Setting aside that such criticism is well within the bounds of protected speech, it’s also not true that it’s “unfounded.” For example, Garland says the DOJ is being attacked with “false claims that a case brought by a local district attorney and resolved by a jury verdict in a state trial was somehow controlled by the Justice Department.” He’s referring here to the case Manhattan District Attorney Alvin Bragg brought against Trump in New York, winning a conviction against the former president last month on murky, convoluted charges that will likely be overturned on appeal.

When Garland decries accusations that the case was “somehow controlled by the Justice Department,” he’s referring to the fact that one of his own attorneys, Matthew Colangelo, left the DOJ and three days later joined Bragg’s office to work on the Trump case—a pretty obvious indication that Garland’s Justice Department was in fact controlling, or at least involved in, the Bragg case.

To suggest as much is, in Garland’s view, a “conspiracy theory” that “must end.” That’s what his office said to the useful idiots at Politico like Kyle Cheney, who dutifully carried water for Garland this week by posting on X about how the DOJ informed House Republicans that it searched for emails between Colangelo and Bragg’s office but found none.

The outlandish implication of Cheney’s tweet is that Colangelo left the Justice Department to work for Bragg without ever talking to anyone who worked there. As my colleague Mollie Hemingway commented, “I guess if they didn’t use their public emails to discuss anything, Colangelo didn’t really go to Bragg’s office, and it’s a ‘conspiracy theory’ to talk about it.”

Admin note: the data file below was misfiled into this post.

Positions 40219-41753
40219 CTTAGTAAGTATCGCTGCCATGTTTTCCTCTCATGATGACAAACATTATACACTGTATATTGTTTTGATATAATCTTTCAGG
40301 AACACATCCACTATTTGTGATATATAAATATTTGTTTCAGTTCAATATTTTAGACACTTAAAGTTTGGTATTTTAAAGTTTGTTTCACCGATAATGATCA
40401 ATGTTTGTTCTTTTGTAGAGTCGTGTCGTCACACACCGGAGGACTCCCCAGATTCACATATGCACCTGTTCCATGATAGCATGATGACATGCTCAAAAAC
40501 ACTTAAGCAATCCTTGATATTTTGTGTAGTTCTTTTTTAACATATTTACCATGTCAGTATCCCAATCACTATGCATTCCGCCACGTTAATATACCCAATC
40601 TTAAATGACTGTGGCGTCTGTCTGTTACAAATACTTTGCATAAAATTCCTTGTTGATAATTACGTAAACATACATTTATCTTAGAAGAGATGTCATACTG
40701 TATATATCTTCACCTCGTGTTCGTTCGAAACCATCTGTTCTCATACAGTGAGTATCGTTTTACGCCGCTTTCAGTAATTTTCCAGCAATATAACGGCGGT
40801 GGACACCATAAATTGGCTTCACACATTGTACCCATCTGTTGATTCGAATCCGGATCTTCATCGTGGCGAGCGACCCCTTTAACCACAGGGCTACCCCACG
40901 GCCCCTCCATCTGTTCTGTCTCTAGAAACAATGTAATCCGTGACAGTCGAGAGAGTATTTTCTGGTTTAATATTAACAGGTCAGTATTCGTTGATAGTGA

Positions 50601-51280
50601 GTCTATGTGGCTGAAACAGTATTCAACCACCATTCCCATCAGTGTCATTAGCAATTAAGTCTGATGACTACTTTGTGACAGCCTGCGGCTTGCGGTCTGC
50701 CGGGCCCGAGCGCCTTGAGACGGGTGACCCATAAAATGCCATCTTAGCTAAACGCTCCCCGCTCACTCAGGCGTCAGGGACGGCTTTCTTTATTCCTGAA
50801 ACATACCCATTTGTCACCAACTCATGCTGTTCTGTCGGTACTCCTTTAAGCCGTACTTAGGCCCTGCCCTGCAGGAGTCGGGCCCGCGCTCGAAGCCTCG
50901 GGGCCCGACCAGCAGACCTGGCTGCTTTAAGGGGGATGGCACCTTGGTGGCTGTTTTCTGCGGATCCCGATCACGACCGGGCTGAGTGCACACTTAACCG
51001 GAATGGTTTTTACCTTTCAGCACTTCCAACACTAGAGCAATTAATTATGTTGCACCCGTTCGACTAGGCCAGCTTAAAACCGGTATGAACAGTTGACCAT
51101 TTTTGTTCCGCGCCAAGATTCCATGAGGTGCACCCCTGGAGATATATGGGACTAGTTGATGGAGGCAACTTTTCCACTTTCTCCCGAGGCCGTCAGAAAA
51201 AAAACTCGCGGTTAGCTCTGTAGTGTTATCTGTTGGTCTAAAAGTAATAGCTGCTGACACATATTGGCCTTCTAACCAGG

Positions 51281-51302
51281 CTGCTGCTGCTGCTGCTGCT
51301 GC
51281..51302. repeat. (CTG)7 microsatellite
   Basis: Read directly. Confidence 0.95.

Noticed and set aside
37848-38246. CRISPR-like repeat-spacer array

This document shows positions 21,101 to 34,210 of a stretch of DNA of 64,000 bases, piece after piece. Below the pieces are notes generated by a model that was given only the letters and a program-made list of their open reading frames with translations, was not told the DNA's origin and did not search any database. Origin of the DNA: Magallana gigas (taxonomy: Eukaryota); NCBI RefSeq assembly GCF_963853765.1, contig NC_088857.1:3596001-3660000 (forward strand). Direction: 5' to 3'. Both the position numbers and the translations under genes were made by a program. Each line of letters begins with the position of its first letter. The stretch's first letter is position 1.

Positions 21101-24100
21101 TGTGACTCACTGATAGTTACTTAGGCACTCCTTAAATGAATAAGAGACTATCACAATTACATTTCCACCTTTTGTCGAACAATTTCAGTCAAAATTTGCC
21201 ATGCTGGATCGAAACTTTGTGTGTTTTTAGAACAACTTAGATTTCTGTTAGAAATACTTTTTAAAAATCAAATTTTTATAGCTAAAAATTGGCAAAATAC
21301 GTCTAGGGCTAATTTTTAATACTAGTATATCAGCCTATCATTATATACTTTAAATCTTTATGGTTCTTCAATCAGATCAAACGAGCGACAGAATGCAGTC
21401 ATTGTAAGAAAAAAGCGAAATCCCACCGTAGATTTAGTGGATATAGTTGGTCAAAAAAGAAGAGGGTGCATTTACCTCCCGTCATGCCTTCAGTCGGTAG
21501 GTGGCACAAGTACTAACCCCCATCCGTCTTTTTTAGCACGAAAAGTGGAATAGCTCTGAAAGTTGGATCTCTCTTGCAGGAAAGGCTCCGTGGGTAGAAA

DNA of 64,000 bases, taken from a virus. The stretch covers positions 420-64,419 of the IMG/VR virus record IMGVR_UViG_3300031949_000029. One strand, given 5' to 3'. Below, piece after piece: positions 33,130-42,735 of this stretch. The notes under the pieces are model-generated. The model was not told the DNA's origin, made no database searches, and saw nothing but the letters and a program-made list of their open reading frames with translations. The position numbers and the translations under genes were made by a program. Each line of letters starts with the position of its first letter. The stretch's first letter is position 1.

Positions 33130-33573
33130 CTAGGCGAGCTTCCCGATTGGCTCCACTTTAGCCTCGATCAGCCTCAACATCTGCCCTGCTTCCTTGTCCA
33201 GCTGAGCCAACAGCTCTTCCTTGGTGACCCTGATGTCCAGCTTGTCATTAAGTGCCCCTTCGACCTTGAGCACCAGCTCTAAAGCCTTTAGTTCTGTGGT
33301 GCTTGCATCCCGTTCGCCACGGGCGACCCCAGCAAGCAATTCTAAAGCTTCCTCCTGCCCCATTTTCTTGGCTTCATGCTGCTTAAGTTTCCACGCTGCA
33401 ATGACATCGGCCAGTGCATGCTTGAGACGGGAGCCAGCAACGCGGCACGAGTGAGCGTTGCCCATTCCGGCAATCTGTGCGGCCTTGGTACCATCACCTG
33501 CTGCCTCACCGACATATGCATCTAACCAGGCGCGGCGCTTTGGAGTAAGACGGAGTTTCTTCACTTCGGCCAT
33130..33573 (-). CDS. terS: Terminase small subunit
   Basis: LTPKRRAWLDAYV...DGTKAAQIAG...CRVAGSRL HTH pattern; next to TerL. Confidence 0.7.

Because he refuses even to acknowledge these things, Garland can make absurd statements like the Justice Department “makes decisions about criminal investigations based only on the facts and the law. We do not investigate people because of their last name, their political affiliation, the size of their bank account, where they come from or what they look like.”

Bur of course we all know that’s not true. Just consider the classified documents case against Trump. Both Biden and Obama improperly removed classified documents from the White House, and neither was prosecuted by their successor’s Justice Department. It’s also obviously true that Garland refuses to investigate people because of their last name, as evidenced by special counsel David Weiss allowing the statute of limitations to expire on Hunter Biden’s alleged financial crimes connected to his employment by the Ukrainian energy firm Burisma.

The most dangerous aspect of Garland’s op-ed is how he lumps things together. He claims that “using conspiracy theories, falsehoods, violence and threats of violence to affect political outcomes is not normal.”

Using conspiracy theories and falsehoods to affect political outcomes is absolutely normal in American politics—especially among Democrats and their courtesans in the corporate press. They’ve turned it into an art form. Of course Garland isn’t talking about those conspiracy theories and falsehoods. He’s only talking about the ones that come from Trump supporters, which to him are the real danger.

But the real danger here is an attorney general who thinks he’s above criticism, and who feels comfortable issuing public threats that we’d better cut it out—or else.